All That Is Gold Does Not Glitter

After a particularly violent storm,

a group of people surround a large tree that may not withstand another.

 

The arborist examines the scarred bark,

rubs the orange leaves between the thumb and forefinger

and proclaims the tree to be healthy, if articifially damaged.

 

The lumberer eyes the twisted branches,

the knots in the trunk,

and mutters that it is only good for firewood.

 

The environmentalist doesn't even look,

claiming it can be saved,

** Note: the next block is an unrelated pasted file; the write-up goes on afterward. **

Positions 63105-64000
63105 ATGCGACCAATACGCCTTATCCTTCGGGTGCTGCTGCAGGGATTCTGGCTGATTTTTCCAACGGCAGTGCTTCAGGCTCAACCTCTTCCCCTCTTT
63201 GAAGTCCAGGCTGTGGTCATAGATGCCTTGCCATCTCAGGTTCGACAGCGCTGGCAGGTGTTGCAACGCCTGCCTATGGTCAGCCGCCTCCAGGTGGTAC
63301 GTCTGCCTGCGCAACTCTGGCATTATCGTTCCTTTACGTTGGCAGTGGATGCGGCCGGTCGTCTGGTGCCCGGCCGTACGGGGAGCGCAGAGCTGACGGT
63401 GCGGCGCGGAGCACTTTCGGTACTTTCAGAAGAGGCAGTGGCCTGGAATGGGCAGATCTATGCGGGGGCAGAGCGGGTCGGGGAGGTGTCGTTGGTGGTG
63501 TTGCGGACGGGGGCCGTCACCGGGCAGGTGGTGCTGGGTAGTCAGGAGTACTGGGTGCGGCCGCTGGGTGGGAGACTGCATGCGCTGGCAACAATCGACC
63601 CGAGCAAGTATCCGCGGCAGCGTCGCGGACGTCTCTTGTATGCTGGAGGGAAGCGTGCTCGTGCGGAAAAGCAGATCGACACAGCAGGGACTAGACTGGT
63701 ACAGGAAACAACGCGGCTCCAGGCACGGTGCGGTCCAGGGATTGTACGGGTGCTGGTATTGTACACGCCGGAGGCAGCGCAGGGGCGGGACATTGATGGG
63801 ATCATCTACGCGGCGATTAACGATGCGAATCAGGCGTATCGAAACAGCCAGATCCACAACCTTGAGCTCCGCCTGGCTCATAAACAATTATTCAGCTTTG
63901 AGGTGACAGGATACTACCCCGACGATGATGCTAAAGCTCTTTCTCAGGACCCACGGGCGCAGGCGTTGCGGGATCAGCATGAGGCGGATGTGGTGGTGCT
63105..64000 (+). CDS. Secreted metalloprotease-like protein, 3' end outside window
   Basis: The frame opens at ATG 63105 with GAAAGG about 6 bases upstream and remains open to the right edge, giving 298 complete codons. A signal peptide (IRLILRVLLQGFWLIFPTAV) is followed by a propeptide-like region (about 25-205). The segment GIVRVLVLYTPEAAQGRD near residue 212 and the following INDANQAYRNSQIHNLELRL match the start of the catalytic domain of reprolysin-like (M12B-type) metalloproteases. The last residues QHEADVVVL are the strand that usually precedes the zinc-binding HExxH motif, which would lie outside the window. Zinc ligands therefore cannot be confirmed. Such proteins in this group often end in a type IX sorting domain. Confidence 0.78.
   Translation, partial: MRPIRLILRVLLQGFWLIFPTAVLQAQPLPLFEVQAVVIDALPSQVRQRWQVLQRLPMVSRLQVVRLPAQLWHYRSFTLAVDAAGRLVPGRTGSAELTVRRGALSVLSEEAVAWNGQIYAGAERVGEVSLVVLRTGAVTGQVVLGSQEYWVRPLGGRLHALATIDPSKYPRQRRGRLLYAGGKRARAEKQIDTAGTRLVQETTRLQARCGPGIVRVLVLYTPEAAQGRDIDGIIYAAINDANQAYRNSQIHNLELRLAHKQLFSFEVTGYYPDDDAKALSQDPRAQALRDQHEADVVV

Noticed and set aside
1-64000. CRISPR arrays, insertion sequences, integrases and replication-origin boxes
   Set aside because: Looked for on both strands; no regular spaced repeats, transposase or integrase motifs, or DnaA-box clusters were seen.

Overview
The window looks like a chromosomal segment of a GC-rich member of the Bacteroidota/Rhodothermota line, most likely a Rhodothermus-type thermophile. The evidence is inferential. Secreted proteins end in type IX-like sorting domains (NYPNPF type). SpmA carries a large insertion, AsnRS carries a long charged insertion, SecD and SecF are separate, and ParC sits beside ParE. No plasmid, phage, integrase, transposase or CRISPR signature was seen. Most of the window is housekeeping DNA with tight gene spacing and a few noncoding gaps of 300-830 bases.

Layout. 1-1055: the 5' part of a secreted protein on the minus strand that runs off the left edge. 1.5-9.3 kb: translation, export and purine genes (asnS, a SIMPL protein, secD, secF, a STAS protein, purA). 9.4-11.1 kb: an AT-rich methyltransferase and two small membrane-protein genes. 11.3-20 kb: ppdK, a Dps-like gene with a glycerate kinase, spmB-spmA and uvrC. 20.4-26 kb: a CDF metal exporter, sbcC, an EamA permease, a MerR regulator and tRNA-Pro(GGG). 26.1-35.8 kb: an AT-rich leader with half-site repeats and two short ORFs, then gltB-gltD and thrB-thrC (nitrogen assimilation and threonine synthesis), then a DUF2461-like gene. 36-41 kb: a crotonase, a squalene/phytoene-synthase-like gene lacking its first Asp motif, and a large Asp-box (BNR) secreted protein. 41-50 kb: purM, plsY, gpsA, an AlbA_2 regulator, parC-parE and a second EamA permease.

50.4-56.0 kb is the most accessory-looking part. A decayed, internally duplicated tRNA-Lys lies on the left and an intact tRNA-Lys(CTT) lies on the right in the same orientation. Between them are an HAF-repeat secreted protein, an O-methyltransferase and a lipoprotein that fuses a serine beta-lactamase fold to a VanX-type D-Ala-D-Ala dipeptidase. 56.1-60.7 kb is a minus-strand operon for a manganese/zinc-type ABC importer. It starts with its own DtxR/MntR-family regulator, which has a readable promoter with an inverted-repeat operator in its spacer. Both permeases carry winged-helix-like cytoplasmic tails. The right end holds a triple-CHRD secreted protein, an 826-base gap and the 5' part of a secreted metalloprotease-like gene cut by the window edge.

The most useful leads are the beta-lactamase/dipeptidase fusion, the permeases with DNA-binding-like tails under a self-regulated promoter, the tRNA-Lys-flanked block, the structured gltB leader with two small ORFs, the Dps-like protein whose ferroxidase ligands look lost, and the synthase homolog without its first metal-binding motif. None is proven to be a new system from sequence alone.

with love and tender care.

 

The young girl closes her eyes,

remembers carving names into the bark,

and jumping in its fallen leaves.

 

Amid gasps of surprise,

the young girl climbs the tree

and lays down in the curve of a branch.

 

A fresh breeze stirs the branches; the new buds perfume the air.

The roots dig deeper into the soft earth,

and the limbs reach out to the sky.

 

The young girl breathes deeply and wraps her arms around the trunk

and trusts in the strength of the tree.

Perfect, she sighs.

 

This poem is about: 
Me

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